Skip navigation
Cycling vs Running with the Microsoft Band

Cycling vs Running with the Microsoft Band

Last week we told you about the big update that Microsoft released for their wearable the Microsoft Band.

Among the additions made on the band was a new cycling tile to measure your exercise sessions on your bicycle.

Previously, the only way to measure cycling activity was to use the running tile on the Band which worked fine but still lacked the kind of information that differentiates the two activities.

So last night I took my updated Band out for a short cycling session so that I could compare the data it provides against a cycling session to that it gives when you cycle but measure the activity with the running activity tile like we had to do prior to last weeks updates.

I would have used the Microsoft Health web portal to get these charts/stats however, the cycling activity is still not a part of the portal. So instead the screenshots are from the Microsoft Health app on Windows Phone.

First up a cycling session using the run tile:

MS Band Running Cycling Results Main

MS Band Runnign Cycling Results Splits

Next the results of my cycling session using the new cycling activity tile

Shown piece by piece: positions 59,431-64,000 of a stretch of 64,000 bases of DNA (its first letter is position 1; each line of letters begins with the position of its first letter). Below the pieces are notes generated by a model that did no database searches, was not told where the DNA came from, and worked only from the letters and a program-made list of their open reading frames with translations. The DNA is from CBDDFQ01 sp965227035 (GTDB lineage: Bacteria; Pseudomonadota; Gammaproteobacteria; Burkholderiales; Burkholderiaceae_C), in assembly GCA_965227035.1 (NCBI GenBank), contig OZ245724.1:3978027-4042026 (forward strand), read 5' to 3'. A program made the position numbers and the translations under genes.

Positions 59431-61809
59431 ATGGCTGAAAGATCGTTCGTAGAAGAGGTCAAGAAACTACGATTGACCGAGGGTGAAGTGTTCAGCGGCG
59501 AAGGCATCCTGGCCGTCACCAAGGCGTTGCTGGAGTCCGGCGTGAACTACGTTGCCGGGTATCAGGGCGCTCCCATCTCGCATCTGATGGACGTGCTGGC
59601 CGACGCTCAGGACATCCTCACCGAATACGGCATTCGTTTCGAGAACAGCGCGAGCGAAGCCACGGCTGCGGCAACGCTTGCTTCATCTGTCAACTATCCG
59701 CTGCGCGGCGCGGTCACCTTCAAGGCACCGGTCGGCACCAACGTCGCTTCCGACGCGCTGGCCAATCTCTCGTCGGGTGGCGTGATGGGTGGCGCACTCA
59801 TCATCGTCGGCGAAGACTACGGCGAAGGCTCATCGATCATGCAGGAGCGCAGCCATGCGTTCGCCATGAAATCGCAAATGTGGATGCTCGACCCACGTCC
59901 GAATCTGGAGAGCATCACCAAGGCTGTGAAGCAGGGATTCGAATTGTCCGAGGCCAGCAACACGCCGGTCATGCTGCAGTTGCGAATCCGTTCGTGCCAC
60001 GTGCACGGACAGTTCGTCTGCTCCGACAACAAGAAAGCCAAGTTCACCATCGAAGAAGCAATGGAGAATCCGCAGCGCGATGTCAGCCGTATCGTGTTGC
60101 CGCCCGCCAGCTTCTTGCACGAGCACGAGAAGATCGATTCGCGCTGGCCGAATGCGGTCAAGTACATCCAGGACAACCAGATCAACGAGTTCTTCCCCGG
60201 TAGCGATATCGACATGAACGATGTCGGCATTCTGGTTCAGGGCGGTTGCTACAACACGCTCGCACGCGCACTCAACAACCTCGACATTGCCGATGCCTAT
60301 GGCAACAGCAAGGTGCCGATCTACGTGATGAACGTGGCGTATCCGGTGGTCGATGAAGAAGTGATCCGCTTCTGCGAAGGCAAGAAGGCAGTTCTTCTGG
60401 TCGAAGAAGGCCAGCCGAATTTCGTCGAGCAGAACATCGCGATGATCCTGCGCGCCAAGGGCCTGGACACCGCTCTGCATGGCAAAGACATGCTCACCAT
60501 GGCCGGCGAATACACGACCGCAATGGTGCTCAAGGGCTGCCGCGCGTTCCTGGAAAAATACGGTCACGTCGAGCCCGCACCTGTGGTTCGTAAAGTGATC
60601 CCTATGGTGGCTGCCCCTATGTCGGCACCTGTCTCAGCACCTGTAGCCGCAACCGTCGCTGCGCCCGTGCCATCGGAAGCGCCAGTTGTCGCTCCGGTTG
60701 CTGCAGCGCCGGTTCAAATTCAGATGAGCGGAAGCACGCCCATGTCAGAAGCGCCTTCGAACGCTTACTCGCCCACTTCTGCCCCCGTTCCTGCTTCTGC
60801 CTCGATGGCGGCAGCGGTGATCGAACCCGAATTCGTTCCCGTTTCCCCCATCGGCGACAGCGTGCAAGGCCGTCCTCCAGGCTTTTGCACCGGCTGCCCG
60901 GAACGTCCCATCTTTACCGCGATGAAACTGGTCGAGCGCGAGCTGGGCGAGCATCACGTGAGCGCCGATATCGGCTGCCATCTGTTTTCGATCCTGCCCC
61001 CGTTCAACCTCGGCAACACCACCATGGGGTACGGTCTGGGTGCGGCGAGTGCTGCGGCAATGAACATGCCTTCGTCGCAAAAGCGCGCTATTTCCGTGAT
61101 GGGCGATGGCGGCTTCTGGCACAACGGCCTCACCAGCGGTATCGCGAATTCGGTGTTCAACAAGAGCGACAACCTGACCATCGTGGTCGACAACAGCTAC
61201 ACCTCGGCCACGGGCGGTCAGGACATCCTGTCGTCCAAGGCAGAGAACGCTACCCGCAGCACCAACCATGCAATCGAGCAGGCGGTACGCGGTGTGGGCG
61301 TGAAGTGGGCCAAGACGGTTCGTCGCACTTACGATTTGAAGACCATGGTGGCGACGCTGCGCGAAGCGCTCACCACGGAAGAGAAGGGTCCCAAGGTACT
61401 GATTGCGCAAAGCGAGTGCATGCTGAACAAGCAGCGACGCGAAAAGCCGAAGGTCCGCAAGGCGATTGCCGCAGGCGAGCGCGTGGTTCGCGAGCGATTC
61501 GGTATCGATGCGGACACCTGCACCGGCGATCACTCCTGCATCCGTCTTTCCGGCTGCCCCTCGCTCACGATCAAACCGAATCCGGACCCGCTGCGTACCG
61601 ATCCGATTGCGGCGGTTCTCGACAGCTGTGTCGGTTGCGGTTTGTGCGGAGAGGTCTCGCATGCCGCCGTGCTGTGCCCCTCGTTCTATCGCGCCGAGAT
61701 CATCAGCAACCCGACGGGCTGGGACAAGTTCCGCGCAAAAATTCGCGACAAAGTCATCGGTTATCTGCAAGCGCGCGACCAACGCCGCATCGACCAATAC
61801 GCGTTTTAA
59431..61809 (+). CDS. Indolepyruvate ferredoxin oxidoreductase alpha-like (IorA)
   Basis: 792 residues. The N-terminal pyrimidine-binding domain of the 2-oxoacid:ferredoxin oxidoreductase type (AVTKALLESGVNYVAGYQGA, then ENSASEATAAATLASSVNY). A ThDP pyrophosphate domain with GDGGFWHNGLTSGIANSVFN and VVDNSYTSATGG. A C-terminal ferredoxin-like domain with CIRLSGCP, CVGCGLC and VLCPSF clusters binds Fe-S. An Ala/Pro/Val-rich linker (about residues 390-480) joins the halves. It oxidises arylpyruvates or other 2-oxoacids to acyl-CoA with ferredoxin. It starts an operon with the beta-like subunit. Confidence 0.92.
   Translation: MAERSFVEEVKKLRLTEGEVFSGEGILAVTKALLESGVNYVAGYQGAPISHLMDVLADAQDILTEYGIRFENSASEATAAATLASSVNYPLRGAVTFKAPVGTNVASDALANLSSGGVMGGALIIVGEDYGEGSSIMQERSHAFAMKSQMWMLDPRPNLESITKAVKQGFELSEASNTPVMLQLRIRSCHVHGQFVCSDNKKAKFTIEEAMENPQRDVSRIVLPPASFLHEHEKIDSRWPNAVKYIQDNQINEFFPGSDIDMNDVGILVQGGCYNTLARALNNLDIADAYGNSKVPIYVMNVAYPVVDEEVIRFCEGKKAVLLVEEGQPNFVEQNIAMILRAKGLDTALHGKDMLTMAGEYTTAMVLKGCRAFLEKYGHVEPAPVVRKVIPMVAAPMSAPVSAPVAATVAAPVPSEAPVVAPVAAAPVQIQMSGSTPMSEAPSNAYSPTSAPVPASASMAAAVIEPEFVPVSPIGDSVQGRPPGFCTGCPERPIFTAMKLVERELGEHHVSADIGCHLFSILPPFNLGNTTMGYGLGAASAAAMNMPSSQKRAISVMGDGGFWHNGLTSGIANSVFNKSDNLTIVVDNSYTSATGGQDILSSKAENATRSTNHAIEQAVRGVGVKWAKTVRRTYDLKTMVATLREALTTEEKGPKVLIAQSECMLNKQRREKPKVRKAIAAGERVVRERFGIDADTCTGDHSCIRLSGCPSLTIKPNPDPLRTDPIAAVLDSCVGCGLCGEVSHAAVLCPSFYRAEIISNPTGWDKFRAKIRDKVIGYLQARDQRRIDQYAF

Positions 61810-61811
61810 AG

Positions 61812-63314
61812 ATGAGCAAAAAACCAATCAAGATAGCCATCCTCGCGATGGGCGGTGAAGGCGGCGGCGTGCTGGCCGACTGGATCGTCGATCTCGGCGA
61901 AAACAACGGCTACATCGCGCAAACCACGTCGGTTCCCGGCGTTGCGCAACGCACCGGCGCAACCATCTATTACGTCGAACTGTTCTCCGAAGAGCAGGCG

MS Band Cycling Activity Main Results

MS Band Cycling Results Splits

As you can see the running tile focuses on your splits, average pace and still reports the duration, calories burned, average and ending heart rate from your activity.

When I used the cycling tile to measure my biking session I got all of that information but two additional items – my average and top speeds in miles per hour.

The splits for each activity are also measured/displayed differently with the run session being focused on the pace for each mile and the cycling showing splits for each mile based on speed in miles per hour.

I imagine there are also some different calculations of calories burned based on heart rate and pace/speed of the activity since running and cycling are two very different styles of exercise.


Hide comments


  • Allowed HTML tags: <em> <strong> <blockquote> <br> <p>

Plain text

  • No HTML tags allowed.
  • Web page addresses and e-mail addresses turn into links automatically.
  • Lines and paragraphs break automatically.